Carpe Diem , of the great Roman poet Quintus Horatius Flaccus, known as Horace, means something like “seize the moment”, in the sense of not wasting it. The full sentence in its original language is “ Carpe diem, quam minimum credula postero ” and its most reliable translation is something like “Seize the present day without worrying about the morrow”. However, we resist living in the here and now.
A priori, it is easier to let the day pass and let the next day come than to “seize the moment”. What does this say about us? Some people are unable to live in the present moment, to focus on the present. They are dependent on the past to live in the present. Lying and sulking against their thoughts.
Worst of all is that we don’t know if this ability has been taken away from us by “civilization”. If the savage is precisely to stop feeling in order to think . P hy withstand live the here and now? Does it have anything to do with human evolution?
We resist living in the here and now because we judge and are judged
Eckhart Tolle, in a masterful lecture in Barcelona, highlighted this unhappiness of the human being: to be imprisoned by mental, material and emotional forms. Stop contemplating them as something transitory … to identify with them. Stop being present … to be mentally satisfied.
It has nothing to do with “self-absorption” or paralysis. Quite the contrary. No one doubts that in this life you have to “do things”.
The main thing is to do things and to be present with what you feel, without judging it or feeling continually being judged. It is the most mature form of commitment and character.
Connection with the present: absence of ego and guilt
Sometimes, being no longer trapped in thought forms is very much like pleasant contact with a baby, nature or an animal. It’s exciting to see how a person spends their time with someone who doesn’t judge them, but who doesn’t brag either. Some people disarm and others arm themselves. Some people relax and connect with the present when they don’t feel judged.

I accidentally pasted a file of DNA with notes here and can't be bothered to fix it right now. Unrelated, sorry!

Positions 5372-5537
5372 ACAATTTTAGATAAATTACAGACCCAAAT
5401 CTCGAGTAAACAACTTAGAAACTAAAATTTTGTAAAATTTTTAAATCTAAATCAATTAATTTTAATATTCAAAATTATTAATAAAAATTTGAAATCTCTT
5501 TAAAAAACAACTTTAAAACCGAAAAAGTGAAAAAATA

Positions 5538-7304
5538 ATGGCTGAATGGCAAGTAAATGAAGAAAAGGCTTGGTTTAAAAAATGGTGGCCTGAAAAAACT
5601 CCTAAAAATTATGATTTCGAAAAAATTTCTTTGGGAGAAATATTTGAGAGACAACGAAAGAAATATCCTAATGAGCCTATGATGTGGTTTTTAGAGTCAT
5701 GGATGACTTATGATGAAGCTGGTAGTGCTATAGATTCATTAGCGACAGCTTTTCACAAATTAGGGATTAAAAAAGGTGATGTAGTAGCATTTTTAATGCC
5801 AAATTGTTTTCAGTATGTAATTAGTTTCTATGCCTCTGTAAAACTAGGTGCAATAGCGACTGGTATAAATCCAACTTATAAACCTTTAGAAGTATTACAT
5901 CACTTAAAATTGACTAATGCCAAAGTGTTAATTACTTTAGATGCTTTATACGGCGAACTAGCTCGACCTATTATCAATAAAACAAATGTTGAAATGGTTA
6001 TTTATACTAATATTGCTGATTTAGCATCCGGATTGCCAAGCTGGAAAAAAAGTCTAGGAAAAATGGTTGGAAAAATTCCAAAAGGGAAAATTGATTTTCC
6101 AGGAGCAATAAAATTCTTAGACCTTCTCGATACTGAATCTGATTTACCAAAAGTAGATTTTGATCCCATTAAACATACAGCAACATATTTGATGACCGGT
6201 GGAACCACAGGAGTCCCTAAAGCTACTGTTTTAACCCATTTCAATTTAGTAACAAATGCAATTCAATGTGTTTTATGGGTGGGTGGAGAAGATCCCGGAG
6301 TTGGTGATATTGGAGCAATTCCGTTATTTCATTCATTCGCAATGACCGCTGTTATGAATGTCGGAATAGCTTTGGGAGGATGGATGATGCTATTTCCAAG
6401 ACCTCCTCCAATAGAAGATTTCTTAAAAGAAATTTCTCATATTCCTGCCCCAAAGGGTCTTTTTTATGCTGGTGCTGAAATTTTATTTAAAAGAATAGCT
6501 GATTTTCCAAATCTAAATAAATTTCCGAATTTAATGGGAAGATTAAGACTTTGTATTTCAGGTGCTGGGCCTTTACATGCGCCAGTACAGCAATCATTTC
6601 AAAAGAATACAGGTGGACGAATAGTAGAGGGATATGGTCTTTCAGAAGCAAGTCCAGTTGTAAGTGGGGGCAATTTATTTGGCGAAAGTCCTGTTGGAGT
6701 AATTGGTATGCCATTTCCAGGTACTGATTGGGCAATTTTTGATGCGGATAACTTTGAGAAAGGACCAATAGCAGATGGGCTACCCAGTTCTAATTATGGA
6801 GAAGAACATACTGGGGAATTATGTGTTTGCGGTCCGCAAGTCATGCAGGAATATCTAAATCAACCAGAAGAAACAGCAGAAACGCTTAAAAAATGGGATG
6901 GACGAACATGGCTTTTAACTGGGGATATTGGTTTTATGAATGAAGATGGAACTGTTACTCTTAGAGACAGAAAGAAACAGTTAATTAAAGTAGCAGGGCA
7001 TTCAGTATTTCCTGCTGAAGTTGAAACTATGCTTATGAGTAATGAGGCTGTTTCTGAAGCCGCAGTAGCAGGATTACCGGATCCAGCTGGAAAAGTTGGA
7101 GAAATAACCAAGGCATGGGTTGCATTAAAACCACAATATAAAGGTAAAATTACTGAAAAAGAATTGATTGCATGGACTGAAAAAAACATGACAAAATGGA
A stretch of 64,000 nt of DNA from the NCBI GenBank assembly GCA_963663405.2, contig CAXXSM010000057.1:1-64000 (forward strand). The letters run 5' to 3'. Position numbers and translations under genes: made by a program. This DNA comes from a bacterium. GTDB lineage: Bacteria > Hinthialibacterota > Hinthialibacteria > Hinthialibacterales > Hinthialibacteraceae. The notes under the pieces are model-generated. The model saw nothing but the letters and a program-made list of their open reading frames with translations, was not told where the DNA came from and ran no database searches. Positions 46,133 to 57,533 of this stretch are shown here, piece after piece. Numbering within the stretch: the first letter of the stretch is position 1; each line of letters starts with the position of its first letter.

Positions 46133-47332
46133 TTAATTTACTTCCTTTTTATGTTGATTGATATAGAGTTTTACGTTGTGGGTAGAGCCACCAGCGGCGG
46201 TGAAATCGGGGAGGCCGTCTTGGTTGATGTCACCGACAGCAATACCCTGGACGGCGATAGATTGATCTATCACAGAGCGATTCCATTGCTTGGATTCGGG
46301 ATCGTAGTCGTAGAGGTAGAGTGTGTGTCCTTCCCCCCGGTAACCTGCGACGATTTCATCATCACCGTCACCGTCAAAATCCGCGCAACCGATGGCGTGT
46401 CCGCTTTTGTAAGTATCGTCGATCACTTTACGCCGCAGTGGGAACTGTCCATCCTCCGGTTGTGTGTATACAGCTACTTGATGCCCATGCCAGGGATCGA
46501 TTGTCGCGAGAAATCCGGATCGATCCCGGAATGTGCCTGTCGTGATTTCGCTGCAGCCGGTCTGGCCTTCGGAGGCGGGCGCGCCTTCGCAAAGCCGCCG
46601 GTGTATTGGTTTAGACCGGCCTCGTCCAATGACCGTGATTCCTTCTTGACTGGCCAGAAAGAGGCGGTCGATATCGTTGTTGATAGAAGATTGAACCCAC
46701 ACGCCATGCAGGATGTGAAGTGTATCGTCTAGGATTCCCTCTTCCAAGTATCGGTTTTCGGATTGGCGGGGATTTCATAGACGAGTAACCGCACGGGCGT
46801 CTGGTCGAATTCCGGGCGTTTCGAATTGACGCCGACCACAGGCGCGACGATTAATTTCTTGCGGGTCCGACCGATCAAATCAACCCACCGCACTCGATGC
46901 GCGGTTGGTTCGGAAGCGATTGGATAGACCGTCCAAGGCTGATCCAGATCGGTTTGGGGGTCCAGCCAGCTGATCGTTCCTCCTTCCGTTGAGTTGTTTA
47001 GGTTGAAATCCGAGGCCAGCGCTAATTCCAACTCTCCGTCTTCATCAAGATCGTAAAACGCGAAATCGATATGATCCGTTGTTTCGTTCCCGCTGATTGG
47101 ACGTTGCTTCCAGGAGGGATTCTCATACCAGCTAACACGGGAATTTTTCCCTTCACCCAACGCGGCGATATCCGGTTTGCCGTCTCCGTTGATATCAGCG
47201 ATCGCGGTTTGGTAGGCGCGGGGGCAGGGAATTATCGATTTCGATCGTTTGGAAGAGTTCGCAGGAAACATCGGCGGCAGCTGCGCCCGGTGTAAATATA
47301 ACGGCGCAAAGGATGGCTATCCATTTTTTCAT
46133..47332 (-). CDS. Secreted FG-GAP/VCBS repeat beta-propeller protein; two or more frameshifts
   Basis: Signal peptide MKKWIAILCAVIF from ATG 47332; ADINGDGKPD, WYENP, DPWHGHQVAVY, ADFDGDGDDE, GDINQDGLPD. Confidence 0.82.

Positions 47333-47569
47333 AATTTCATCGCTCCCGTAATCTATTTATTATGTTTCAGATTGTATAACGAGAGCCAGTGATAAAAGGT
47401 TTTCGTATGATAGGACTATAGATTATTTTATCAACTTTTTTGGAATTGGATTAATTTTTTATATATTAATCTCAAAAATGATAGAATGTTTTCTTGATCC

Others feel they have to keep proving something, all the time. In the latter case, besides a problem of contact with the present, there is an excess of narcissism and ego.
The first type of person may lack good company or simply avoid others. Or the most difficult thing: to make theirs bearable without continuous judgment. Without guilt for everything they have done or will do. Look at life as a spectator of their mind and a protagonist of situations.
We connect to the present when there is a radical acceptance of mental states without moral or intellectual submission to them. When we contemplate the shapes of the world without feeling that they define us. The difference between over-intellectualization and true wisdom.
Renouncing the here and now because of detachment and western culture
In Western civilization, it is difficult to understand detachment. We refuse to let go and we hold on.
When we have family, friends and a lover, we believe it’s forever. We suffer no matter what. And this suffering arose from our inability to detach ourselves. To feel free and connected to the current dimension.
When we believe that something is permanently dependent on us or that we depend on others to connect with the here and now, it all becomes much more difficult.
In the face of death, it can take months or years to accept the departure of a loved one, when that is the normal process of life. Everything leads to death. It is not death that is sad and painful. C ‘is the refusal to accept it as a normal process of life.